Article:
Behavioral Patterns
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Design patterns can be thought of as software architectural features that solve particular engineering problems. The standard work on the subject, Design Patterns (Gamma, Helm, Johnson & Vlissides —sometimes referred to as the Gang of Four— 1994) lists 23 separate patterns divided into Creational, Structural and Behavioral patterns. XSPEC12 uses about ten of them. We describe briefly below what specific use each pattern has  and the issue within XSPEC12 that it addresses. We follow the definition of a pattern given in Gamma et al. with concrete examples from our code.

  • Creational Patterns (issues in creating objects)
  • Structural Patterns (putting together robust and flexible software components)
  • Behavioral Patterns (addressing operational and procedural problems)
  • Command:

        Encapsulate a request as an object, thereby letting you parameterize clients with different requests, queue or log requests, and support undoable operations.

        Command is used within XSPEC12 to encapsulate requests for different plots. Users input is directed to a lookup table that makes a Command object that assembles whatever is needed. This facilitates two likely future needs. First, the need to add new plotting options to the code. New Command-based types can be run-time loaded and added internally to the list of options present without risk to the existing code. Second, the Command pattern makes it particularly easy to add menu options to a GUI.

    Observer (Subject/Observer, Publish/Subscribe):

        Define a one-to-many dependency between objects so that when one object changes state, all its dependents are notified and updated automatically.

        Observer is used to achieve consistency between model, data and fit as the user enters a variety of commands that might affect their contents (such as changing the number of spectra being fit, or changing responses). Generally, changes in data being analyzed are the "Subject" that is "Observed" by Model, Fit, and Plot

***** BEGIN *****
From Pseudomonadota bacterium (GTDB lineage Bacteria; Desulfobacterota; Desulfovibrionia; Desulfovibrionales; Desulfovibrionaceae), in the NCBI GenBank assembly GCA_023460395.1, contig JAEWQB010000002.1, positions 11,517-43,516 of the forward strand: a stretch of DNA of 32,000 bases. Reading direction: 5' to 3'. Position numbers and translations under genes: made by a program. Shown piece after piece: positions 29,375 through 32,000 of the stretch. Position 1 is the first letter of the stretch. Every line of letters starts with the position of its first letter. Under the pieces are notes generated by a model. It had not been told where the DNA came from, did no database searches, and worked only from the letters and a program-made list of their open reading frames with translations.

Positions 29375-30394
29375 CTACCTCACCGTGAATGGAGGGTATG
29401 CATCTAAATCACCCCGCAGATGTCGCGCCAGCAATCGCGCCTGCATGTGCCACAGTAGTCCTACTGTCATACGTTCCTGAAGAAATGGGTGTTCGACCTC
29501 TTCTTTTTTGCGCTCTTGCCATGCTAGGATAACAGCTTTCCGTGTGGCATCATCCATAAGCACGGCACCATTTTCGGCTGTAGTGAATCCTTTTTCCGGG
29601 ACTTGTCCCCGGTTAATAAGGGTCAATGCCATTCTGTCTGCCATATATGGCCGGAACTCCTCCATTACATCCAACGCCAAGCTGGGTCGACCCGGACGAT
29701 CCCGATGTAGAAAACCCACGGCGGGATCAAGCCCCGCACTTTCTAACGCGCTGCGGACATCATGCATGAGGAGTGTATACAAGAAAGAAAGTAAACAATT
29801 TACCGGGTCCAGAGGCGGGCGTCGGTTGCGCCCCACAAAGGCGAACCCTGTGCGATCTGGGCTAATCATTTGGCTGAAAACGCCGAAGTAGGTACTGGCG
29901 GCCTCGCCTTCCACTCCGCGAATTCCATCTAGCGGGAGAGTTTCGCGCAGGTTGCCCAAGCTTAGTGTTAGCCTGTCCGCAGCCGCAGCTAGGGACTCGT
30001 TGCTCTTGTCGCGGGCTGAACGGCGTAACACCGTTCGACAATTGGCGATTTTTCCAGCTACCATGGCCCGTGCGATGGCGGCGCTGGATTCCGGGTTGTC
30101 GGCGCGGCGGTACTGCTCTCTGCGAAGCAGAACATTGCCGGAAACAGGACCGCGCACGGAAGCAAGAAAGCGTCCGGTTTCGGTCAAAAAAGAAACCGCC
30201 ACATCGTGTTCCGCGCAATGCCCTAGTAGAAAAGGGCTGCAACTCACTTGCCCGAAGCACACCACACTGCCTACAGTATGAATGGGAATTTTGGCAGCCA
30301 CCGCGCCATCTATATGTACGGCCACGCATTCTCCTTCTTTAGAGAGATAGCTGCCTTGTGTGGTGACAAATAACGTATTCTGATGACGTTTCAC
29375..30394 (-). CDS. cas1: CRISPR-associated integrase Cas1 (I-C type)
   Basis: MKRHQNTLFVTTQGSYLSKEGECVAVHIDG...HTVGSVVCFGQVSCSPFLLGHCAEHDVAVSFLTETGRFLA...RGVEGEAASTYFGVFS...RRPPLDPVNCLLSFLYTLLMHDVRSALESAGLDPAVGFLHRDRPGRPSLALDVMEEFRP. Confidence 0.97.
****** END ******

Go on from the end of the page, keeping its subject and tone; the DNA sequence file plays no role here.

Define a family of algorithms, encapsulate each one, and make them interchangeable.

        XSPEC12 has several instances which use the Strategy pattern (and one or two where it might have, but didn't...). Minimization algorithms and objective functions are implemented as strategies for the Fit object and the base class of each, FitMethod and StatMethod respectively, holds a list of subclasses which can be added to at run time. Two side effects of this for code development are that the code for driving the fit and the strategy code can be developed independently; also, the program does not impose a particular programming language on the strategies provided they can be made to look like C to the compiler. In fact, both of XSPEC's Fit strategies available at the initial release are tried and tested fortran77 algorithms.]

        Another important example is the plotting package, which when wrapped as a subclass of a well-defined interface base class is a (or one of several possible)  Strategy object(s) of the Plot implementation.


        Define the skeleton of an algorithm in an operation, deferring some steps to subclasses. Template Method lets subclasses redefine certain steps of an algorithm without changing the algorithm's structure.

        Template is another pattern that is ubiquitous within XSPEC12 wherever a class hierarchy exists. It is used, for example, in CCfits to implement reading table headers using the same outline code whether the FITS extension is an ASCII or Binary table. More importantly perhaps it makes most of the machinery required for computing derivatives of objective functions reusable:  this involves looping through the arrays to be summed to produce (say) derivatives of Chi-squared or the Cash Statistic, which differ from each other by only some tens of lines of code in several hundred.

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Last modified: Wednesday, 02-Mar-2011 11:23:20 EST